In this work, we present the basis of a new partial evaluation scheme for first-order lazy functional programs that preserves sharing through the specialization process and still allows the unfolding of arbitrary function calls.

Automatic code generation for safety critical embedded systems: developments in the Gene-Auto project

Andres Toom
Institute of Cybernetics at TUT, Estonia

Model Driven Engineering (MDE) and Automatic Code Generation (ACG) have been very successful in the systems engineering domain. There exist a variety of different formalisms. However, often such tools have been designed in favour of expressiveness, rather than safety. One of the most popular toolsets in industry is Matlab/Simulink/Stateflow that has a lot of modelling power, but lacks in clean semantics and robustness aspects. Examples of formalisms that were specifically developed for the safety critical domain are the languages belonging to the synchronous language family, such as Esterel, Lustre and Signal.

The purpose of the Gene-Auto project is to define a modelling language, which covers a safe subset of Simulink/Stateflow and Scicos and fits the needs of its industrial partners, and on the other hand to implement an ACG from this modelling language to a subset of the C language. The ACG is developed and will be qualified according to the strict requirements of safety critical industries. Gene-Auto develops and aims to qualify some parts of the toolset using novel formal technologies.

This talk gives an overview of the main developments in the Gene-Auto project, concentrating on the Stateflow (a StateCharts like visual language) part. Semantical complexities of the Stateflow language and two alternative code generation schemes will be presented.

An abstract domain for precise inter-procedural analysis of addresses

Vesal Vojdani
University of Tartu, Inst. of Computer Science, Estonia

We present a new domain for analyzing must-equalities between addresses. The domain is a smooth combination of Herbrand and affine equalities, which enables us to precisely describe field accesses and array indexing. While the full combination of uninterpreted functions with affine equalities results in intractable assertion checking algorithms, our modest approach allows us to construct a precise inter-procedural analysis of address must-equalities that runs in polynomial time. We indicate how this analysis can be applied to verify mutual exclusion of data accesses in concurrent programs with per-element locking schemes.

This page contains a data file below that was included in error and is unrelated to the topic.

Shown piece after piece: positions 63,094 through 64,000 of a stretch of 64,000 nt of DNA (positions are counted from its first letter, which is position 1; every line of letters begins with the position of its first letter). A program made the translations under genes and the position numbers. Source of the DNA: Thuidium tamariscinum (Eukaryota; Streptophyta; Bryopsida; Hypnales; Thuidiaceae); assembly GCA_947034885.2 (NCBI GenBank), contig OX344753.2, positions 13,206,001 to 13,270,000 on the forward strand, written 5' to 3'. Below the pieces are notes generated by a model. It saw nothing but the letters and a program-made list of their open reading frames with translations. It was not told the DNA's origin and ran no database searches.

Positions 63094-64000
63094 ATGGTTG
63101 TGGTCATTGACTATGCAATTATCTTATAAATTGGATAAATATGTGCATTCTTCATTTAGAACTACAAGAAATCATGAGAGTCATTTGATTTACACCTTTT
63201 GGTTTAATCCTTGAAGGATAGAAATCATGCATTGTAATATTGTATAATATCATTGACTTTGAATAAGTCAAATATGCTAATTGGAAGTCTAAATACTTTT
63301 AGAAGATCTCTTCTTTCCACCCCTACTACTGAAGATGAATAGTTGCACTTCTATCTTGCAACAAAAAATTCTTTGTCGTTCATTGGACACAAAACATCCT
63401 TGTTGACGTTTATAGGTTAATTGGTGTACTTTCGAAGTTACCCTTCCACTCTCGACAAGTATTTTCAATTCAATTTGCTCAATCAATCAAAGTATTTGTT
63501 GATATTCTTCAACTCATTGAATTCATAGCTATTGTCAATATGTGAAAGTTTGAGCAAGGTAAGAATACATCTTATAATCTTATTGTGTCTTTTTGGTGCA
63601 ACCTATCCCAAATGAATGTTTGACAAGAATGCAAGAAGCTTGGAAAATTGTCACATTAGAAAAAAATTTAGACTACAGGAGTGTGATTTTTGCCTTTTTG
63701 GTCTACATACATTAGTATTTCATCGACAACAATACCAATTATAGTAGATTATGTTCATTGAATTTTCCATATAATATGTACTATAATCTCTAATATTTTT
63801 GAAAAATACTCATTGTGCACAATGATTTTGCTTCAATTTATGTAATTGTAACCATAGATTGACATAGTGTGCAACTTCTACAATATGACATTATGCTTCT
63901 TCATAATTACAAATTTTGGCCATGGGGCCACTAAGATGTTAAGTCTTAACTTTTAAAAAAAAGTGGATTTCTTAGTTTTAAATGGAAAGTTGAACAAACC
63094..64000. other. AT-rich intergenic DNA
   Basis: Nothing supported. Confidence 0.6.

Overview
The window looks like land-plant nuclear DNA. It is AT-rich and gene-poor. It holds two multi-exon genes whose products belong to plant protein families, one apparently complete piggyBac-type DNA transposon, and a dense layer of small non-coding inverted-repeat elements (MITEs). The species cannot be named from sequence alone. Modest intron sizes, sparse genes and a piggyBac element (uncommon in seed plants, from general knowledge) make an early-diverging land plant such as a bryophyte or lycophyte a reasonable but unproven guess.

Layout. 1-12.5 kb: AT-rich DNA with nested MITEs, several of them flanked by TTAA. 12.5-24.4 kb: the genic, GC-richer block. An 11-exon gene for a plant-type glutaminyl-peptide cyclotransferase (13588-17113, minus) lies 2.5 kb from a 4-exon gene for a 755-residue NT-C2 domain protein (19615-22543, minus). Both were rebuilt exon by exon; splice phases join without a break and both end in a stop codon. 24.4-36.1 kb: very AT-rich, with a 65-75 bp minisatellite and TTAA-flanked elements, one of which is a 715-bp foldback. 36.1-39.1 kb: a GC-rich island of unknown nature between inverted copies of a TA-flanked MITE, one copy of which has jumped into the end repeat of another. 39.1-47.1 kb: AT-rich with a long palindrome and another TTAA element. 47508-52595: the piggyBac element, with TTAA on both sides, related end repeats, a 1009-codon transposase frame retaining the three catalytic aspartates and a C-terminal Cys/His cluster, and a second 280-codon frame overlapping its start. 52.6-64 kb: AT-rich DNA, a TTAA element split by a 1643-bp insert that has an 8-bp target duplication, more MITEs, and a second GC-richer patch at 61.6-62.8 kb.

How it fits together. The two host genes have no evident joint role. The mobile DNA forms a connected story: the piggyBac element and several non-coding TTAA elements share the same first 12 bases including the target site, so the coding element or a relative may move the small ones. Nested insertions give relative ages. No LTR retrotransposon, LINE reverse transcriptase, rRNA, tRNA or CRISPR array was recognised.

Search system with difficulty ranking

Dmitry Kuranov
St.Petersburg State University Fac. of Applied Math and Process control, Russia

Very often different people, when they enter same search phrase to the system, expect that the system would return different documents. For example lets consider the university library. When a student comes to terminal and inputs search phrase he would like to get some easy documents. When a professor comes to library terminal, he would like to retrieve some more sophisticated documents. To solve this problem I consider several approaches.
Lets assign each text some numeral properties such as: scientific- not scientific, popular-not popular, interesting-not interesting and so on. To obtain these characteristics we can invite an expert or use a ranking system. We denote the scientific property as S(d), popular as P(d), interesting as I(d), where d is document from collection. Then to evaluate the difficulty of document we can use function: F(d)=F(S(d),P(d),I(d)) For example we can use linear function: F(d)=a*S(d)+b*P(d)+c*I(d)

The other approach tells us that there is no fundamental difference between scientific literature and fiction. Human assimilates the text in two steps:

  1. Orientation stage

  2. Assimilation stage

The two types of relations appears during reading texts:
  1. Relations between document and actuality consider text as image of reality.

  2. Relations between document and person

The meaning of the text exists as the transformation of the knowledge base of recipient.
Lets denote by U the universe, which includes all meanings, no matter does them revealed by mankind or not. The individuals have possible intersected knowledge bases ui (ui is subset of U). Then the process of perception can be represented by function F:U->U, where F is a function set by text. So the structure of text appears to a recipient through a correlation of the text and the knowledge base of recipient.